using System; using System.Drawing; using System.Collections; using System.ComponentModel; using System.Windows.Forms; using System.Data; using System.Threading; using System.Net; using System.Net.Sockets; using System.Text; namespace _5_UDPFormClient {     public class Form1 : System.Windows.Forms.Form     {         private System.Windows.Forms.TextBox tbTranscript;         private System.Windows.Forms.TextBox tbMessage;         private System.Windows.Forms.Button btnSend;         private Thread chatThread;         private System.ComponentModel.Container components = null;         private string name;         UdpClient client;         private System.Windows.Forms.TextBox tbName;         private System.Windows.Forms.Label label1;         private System.Windows.Forms.Button btnSetName;         IPEndPoint serverIP;         public Form1()         {             InitializeComponent();             serverIP = new IPEndPoint( IPAddress.Parse( "" ), 2003 );             client = new UdpClient( new IPEndPoint( IPAddress.Any, 0 ));             name = tbName.Text;             // create a thread to start receiving broadcast messages             chatThread = new Thread( new ThreadStart( ReceiveBroadcast ));             chatThread.Start();             SendCommand( "300 " + name );         }         public void ReceiveBroadcast()         {             IPEndPoint receiveIP = new IPEndPoint(IPAddress.Any, 0);             while( true )             {                 byte[] data = client.Receive( ref receiveIP );                 tbTranscript.Text += Encoding.ASCII.GetString( data,                     0, data.Length ) + "\r\n";             }         }         protected override void Dispose( bool disposing )         {             if( disposing )             {                 if (components != null)                 {                     components.Dispose();                 }             }             base.Dispose( disposing );         }         private void InitializeComponent()         {             this.tbTranscript = new System.Windows.Forms.TextBox();             this.tbMessage = new System.Windows.Forms.TextBox();             this.btnSend = new System.Windows.Forms.Button();             this.tbName = new System.Windows.Forms.TextBox();             this.label1 = new System.Windows.Forms.Label();             this.btnSetName = new System.Windows.Forms.Button();             this.SuspendLayout();             // Windows Form initialization code removed             this.ResumeLayout(false);         }         [STAThread]         static void Main()         {             Application.Run(new Form1());         }         private void SendCommand( string command )         {             byte[] bytes = Encoding.ASCII.GetBytes(command);             int ret = client.Send(bytes, bytes.Length, serverIP );         }         private void btnSend_Click(object sender, System.EventArgs e)         {             SendCommand( "400 " + tbMessage.Text );         }         private void btnSetName_Click(object sender, System.EventArgs e)         {             SendCommand( "301 " + name );             SendCommand( "300 " + tbName.Text );             name = tbName.Text;         }         private void Form1_Closed(object sender, System.EventArgs e)         {             SendCommand( "301 " + name );         }     } }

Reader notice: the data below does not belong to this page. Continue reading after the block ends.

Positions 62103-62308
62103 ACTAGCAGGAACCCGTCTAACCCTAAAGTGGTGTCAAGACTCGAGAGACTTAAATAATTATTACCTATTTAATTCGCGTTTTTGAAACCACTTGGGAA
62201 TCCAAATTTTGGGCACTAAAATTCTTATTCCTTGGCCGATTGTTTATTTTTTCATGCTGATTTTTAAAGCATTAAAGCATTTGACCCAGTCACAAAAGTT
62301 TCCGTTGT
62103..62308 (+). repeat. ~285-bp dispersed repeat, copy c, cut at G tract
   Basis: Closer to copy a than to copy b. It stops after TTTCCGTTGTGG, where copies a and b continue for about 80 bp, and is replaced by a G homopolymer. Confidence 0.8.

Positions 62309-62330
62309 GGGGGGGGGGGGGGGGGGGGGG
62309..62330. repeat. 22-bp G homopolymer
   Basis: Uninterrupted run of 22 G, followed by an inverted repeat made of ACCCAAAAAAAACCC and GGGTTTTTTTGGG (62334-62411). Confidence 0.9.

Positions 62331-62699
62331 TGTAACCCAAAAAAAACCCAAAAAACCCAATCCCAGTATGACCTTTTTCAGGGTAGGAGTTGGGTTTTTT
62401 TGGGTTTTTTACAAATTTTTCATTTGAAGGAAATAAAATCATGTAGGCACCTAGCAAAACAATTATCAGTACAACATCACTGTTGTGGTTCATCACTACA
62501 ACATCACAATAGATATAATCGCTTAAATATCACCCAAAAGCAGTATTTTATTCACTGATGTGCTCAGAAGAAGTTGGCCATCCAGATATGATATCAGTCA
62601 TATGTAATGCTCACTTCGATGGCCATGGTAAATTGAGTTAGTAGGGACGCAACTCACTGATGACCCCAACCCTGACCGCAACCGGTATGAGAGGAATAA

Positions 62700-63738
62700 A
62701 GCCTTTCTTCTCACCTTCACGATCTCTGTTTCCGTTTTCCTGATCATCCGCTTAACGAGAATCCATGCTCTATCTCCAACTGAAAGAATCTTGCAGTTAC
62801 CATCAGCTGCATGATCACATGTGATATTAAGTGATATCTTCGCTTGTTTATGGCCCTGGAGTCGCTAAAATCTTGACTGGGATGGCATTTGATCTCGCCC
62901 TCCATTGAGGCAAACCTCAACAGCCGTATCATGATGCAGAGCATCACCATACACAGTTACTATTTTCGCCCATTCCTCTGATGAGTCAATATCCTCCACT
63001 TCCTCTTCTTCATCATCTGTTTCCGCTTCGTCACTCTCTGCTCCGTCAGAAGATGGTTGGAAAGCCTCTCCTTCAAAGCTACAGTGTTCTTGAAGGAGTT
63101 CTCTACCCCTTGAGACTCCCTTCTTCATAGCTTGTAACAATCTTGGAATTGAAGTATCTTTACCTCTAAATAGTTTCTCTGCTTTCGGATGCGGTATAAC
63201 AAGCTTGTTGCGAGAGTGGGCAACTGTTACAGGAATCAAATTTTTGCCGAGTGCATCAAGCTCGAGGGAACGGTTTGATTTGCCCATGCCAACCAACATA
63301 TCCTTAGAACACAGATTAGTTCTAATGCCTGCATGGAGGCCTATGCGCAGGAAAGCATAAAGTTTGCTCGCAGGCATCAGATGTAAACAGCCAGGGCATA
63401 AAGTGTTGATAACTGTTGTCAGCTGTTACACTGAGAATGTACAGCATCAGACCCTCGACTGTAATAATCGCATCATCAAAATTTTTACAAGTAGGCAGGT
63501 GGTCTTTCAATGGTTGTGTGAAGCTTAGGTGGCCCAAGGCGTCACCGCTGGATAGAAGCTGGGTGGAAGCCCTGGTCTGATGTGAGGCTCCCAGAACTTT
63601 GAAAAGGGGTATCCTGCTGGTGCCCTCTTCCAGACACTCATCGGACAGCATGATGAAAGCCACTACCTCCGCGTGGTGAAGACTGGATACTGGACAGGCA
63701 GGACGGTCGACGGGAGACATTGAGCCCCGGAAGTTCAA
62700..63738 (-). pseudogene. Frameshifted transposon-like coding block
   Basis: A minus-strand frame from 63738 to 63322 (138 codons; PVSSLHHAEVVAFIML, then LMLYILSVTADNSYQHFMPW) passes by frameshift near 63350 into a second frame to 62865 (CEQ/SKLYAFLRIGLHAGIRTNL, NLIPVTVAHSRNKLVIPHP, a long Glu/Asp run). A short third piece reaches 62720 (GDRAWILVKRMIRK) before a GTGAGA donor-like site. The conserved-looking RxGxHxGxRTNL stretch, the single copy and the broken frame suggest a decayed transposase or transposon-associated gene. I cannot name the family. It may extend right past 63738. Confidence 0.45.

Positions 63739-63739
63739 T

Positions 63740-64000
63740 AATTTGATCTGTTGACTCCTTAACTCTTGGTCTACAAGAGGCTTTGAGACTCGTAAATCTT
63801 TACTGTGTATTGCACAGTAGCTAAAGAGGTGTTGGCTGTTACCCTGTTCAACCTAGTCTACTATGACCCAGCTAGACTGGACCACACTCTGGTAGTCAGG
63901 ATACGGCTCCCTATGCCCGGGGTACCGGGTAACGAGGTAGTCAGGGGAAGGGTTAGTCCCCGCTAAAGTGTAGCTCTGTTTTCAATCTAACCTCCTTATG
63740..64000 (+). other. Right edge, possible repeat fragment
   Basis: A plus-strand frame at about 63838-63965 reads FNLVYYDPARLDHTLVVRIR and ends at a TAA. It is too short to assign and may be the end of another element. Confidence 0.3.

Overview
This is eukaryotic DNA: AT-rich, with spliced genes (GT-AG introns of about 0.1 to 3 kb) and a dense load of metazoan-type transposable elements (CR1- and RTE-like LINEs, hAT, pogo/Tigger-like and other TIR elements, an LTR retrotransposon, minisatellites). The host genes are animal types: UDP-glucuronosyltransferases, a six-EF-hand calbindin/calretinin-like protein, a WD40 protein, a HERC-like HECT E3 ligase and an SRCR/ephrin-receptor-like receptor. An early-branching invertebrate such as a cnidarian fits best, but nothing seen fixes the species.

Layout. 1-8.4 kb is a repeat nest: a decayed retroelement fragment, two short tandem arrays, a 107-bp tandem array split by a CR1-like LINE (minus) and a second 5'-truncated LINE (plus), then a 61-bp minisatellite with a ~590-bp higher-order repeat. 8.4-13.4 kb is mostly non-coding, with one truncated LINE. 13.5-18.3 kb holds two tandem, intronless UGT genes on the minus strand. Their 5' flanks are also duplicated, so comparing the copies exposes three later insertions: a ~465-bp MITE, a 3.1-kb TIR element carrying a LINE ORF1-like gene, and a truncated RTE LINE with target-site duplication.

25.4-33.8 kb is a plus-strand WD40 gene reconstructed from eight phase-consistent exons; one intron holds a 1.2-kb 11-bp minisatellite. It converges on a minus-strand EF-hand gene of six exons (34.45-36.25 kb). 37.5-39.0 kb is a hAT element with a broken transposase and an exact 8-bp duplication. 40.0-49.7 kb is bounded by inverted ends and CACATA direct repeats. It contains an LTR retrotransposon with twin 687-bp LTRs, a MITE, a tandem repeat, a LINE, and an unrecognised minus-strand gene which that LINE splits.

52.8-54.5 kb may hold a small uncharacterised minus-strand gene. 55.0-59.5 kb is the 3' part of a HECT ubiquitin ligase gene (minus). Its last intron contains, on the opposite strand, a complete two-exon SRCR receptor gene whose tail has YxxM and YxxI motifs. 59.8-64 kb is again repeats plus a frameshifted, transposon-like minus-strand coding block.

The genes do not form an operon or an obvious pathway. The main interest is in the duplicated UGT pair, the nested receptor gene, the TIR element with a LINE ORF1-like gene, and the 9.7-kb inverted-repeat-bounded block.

The previous section used the UdpClient class to perform the functions of a server. Because UDP is a connectionless protocol, the line between server and client becomes a little fuzzy. Because the whole purpose of UDP is to send a message from one computer to the other, a client/server architecture doesn't necessarily have to be your design. Some applications might only use a server as an intermediary to introduce two clients to each other. Once it makes this connection, the two clients can simply send and receive datagram messages back and forth with each other.

The client application in Listing 15.9 performs its interaction with the server from Listing 15.7. The only messages the client sends and receives are from the server itself. It is up to the server to properly broadcast messages from a client to all the other clients. Again, this arrangement is purely a design decision based on the fact that the chat application should act more like a chat room rather than an instant messenger, which performs one-on-one communication between two clients.

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Microsoft Visual C# .Net 2003
Microsoft Visual C *. NET 2003 development skills Daquan
ISBN: 7508427505
EAN: 2147483647
Year: 2003
Pages: 440